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Rachit Thukral

Suzuka 8 Hours: Honda holds commanding lead at halfway mark

Three-time race winner Takumi Takahashi was running a minute and 40 seconds clear of Jonathan Rea on the #10 Kawasaki as the clock hit the four-hour mark, with Nicola Canepa recovering from a sluggish start to put YART Yamaha in a provisional podium position.

But it wasn’t a straightforward first half of the race for the #33 works Honda crew that claimed pole position, with plenty of drama ensuing in the first few hours.

At the start, Takahashi lost a position to the FCC TSR Honda of Josh Hook, who was able to sprint to his bike faster than all his immediate rivals to grab the lead from fourth position. And to make matters worse, Kawasaki's Leon Haslam also found a way past Takahashi on the run down to 130R on the opening lap, demoting the Honda rider to third.

But Takahashi took little time to regain lost ground, immediately repassing the Kawasaki of Haslam into Turn 1 at the start of lap 2 before making a move on Hook prior to 130R.

The timing of Takahashi’s move turned out to be crucial as the safety car was deployed seconds later for a crash involving two satellite Honda bikes earlier in the lap at Spoon Curve.

It was Kosuke Sakumoto who triggered the incident, losing the front end of his Honda Dream bike into the long left-hander and taking an innocent Naomichi Uramoto on the #73 SDG Honda with him into the gravel.

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When the safety car peeled into the pits more than 20 mins later, Takahashi again struggled to hold on to the lead, with a charging Gregg Black on the Yoshimura Suzuki overtaking Haslam and Hook in quick succession before passing Takahashi when he ran slightly wide at Spoon Curve.

It was then Haslam’s turn to grab the top spot, the Kawasaki rider making a successful move on Hook going into the esses on the following lap.

But once again the advantage of the factory Honda bike was evident and Takahashi quickly dispatched Black into 130R before sprinting past Haslam on the main straight to reinstate the status quo.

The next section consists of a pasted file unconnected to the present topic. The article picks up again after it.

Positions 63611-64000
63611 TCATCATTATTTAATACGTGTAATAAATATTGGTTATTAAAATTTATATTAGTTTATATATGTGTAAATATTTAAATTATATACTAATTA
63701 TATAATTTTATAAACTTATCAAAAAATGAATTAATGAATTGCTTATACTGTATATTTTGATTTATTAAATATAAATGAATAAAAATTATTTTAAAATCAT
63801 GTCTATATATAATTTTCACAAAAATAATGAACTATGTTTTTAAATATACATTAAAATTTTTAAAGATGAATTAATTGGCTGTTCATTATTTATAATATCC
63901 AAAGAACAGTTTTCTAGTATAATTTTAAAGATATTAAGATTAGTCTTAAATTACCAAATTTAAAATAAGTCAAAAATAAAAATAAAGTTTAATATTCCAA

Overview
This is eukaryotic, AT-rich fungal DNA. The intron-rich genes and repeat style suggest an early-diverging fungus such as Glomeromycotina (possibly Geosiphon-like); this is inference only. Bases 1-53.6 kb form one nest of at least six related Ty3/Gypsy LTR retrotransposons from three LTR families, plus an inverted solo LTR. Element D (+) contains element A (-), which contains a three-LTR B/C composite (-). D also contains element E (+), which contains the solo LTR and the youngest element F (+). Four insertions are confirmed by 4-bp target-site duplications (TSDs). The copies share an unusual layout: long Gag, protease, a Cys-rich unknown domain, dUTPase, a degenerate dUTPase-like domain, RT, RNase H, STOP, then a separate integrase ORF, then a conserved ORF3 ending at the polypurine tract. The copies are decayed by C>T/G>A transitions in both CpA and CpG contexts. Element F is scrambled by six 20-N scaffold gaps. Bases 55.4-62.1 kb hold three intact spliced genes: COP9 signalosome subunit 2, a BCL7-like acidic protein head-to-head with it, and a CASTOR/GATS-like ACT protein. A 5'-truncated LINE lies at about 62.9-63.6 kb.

Once back out in front, the 32-year-old was able to pull clear of his rivals, building an eight-second advantage over Haslam before handing over the bike to Tetsuta Nagashima.

The ex-Moto2 rider carried on the good work of Takahashi and extended the advantage further to 22s before pitting at the start of hour 3 for Iker Lecuona’s first stint at Suzuka.

Kawasaki’s Rea boxed in at the same time as Takakashi to hand over the #10 ZX-10RR to Alex Lowes, but the three-time race winner struggled for pace out of the pits for the next few laps, dropping over 30s behind a rapid Lecuona.

This would end up having major consequences on the race as a pair of safety cars were sent out on track soon after when the #51 I.W NAC Yamaha caught fire after Hinata Nakajima crashed on the entry to the second Degner.

The gap between the leading two riders meant that Lowes picked up the second safety car, falling more than a minute behind Lecuona’s Honda when the action resumed again.

During the fourth hour, Kawasaki was able to match the pace of the Honda for the first time with Rea at the wheel of the ZX-10RR, but the Northern Irishman fell to the ground at the first chicane while navigating his way through traffic.

Rea was able to hop back on his bike again and resume the race, but the 28 seconds he so lost allowed Takahashi to cruise up front and extend his advantage to over 100 seconds.

Some way behind the leading duo, the YART team sits in a net third place after an impressive recovery ride from Canepa, who wasn’t able to get his Yamaha going at the start and dropped to 22nd place.

The Italian was back up to 17th place when the first safety car was deployed at the end of lap 2 before making further headways when the race resumed, snatching the third place where it had qualified just 37 minutes into the race.

However, the YART team's stints have been much shorter than its rivals and it dropped a place for the time being after completing an early fourth stop.

This temporarily elevated FIM Endurance World Championship's point leading Yoshimura Suzuki team from fourth to third, which had qualified down in 22nd after Sylvain Guintoli was unable to take part in a dry first qualifying session due to a hand injury.

With Guintoli returning to the UK to undergo recovery, Black and Kazuki Watanabe are competing as a duo with the former charging to fourth in the opening two laps and even briefly taking the lead after the first SC period, before slipping down three positions.

Fifth place in the race was held for a long time by the FCC TSR Honda team, but a lengthy pitstop where it struggled to change the rear brake dropped it outside the top 10, promoting Takuma Kunimune in the #104 Toho Honda up to fifth.

BMW was running comfortably inside the top 10 until it stopped on track towards the end of the fourth hour, forcing Ilya Mikhalchik to push the bike back to the pits.

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